Maryland’s highest court on Friday intervened in a lawsuit that threatened to upend the state’s long-awaited medical marijuana program, but whether the state can move forward remains in question.
Baltimore Circuit Court Judge Barry Williams had scheduled a Friday hearing on whether to grant an injunction to block regulators from authorizing companies to grow marijuana while a lawsuit alleging the state failed to consider racial diversity in setting up the industry was pending.
But Williams abruptly stopped the hearing as soon as it began, citing an order from the Maryland Court of Appeals. The state high court paused the proceedings after an appeal from patients and other pre-licensed marijuana growers who wanted to intervene in the lawsuit. Williams had denied their request, triggering their appeal.
Williams last week ordered the state to temporarily halt licensing marijuana growers until he could hold a full hearing on the matter. Maryland state officials could not immediately say whether they could resume the program because of the high court’s ruling.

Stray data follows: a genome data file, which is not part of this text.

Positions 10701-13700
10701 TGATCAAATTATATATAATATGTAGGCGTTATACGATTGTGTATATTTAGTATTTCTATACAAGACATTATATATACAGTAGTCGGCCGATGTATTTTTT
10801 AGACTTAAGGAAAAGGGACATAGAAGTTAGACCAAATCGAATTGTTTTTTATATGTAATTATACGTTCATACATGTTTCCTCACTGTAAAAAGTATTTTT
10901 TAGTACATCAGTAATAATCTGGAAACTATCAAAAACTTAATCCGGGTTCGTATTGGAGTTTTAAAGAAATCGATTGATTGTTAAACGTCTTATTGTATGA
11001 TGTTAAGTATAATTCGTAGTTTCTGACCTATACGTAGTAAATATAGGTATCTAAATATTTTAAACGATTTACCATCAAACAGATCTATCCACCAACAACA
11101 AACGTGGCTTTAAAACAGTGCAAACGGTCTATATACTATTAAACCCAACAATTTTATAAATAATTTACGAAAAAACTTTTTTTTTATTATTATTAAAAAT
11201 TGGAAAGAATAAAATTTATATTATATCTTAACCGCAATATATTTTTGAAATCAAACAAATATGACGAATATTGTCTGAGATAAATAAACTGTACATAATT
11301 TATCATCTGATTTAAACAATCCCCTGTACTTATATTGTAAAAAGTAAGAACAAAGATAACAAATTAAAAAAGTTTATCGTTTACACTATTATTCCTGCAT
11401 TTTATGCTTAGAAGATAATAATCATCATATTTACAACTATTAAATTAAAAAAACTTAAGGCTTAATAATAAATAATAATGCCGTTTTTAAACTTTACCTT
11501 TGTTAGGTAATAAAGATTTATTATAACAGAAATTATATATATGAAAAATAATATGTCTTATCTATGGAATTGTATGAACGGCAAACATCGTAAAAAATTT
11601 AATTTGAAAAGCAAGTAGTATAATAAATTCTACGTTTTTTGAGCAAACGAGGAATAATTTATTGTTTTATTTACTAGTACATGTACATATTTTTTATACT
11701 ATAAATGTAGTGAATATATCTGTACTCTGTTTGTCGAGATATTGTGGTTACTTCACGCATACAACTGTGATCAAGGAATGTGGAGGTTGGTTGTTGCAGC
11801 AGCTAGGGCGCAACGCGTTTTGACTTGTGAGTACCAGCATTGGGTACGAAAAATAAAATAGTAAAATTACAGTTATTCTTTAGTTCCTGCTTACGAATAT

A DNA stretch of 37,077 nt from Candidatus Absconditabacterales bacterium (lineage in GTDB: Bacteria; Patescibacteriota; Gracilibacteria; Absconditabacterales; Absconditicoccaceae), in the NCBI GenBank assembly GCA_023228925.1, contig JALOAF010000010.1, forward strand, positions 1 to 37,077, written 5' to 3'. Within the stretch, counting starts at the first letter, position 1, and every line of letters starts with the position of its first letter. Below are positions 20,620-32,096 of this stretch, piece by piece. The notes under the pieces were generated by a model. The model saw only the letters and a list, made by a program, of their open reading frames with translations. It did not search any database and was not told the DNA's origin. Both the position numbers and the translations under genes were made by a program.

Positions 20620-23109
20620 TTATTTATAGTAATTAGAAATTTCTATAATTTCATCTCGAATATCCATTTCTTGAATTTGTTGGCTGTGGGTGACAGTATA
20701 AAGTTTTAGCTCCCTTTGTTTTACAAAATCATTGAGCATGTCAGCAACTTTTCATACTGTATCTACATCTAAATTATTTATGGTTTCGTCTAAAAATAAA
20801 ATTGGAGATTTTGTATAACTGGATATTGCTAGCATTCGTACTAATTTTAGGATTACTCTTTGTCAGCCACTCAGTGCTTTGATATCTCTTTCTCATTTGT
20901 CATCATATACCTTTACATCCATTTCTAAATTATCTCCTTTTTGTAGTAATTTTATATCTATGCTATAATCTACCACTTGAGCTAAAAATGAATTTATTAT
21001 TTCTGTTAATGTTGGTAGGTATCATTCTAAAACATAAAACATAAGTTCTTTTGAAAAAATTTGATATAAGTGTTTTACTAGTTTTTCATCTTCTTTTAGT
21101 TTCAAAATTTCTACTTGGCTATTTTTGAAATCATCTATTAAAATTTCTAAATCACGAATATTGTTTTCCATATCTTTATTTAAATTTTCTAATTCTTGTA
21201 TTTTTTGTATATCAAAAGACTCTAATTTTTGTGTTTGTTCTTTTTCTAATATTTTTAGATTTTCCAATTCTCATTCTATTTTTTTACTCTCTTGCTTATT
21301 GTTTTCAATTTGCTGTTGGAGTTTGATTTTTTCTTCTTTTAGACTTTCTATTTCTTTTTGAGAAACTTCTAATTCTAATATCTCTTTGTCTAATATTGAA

It’s also unclear what the next steps will be for the litigation.
The one-page order from the Court of Appeals Chief Judge Mary Ellen Barbera barred the lower court from holding a hearing on the restraining order until further guidance from her court.
The lawsuit holding everything up was filed by Alternative Medicine Maryland, a company led by a black health-care executive from New York, after it failed to win a cultivation license. It alleges that the process of selecting growers was illegal because regulators did not follow a provision in the medical marijuana legalization law calling on them to “actively seek to achieve” racial and ethnic diversity among growers.
Maryland has given preliminary approval to 15 companies to grow the state’s first legal marijuana crop, and authorized the first business to begin operations last month. None are led by African Americans.
First legalized in 2013, the medical marijuana program has been embroiled in various controversies and hit with repeated delays.
Original article via TheCannabist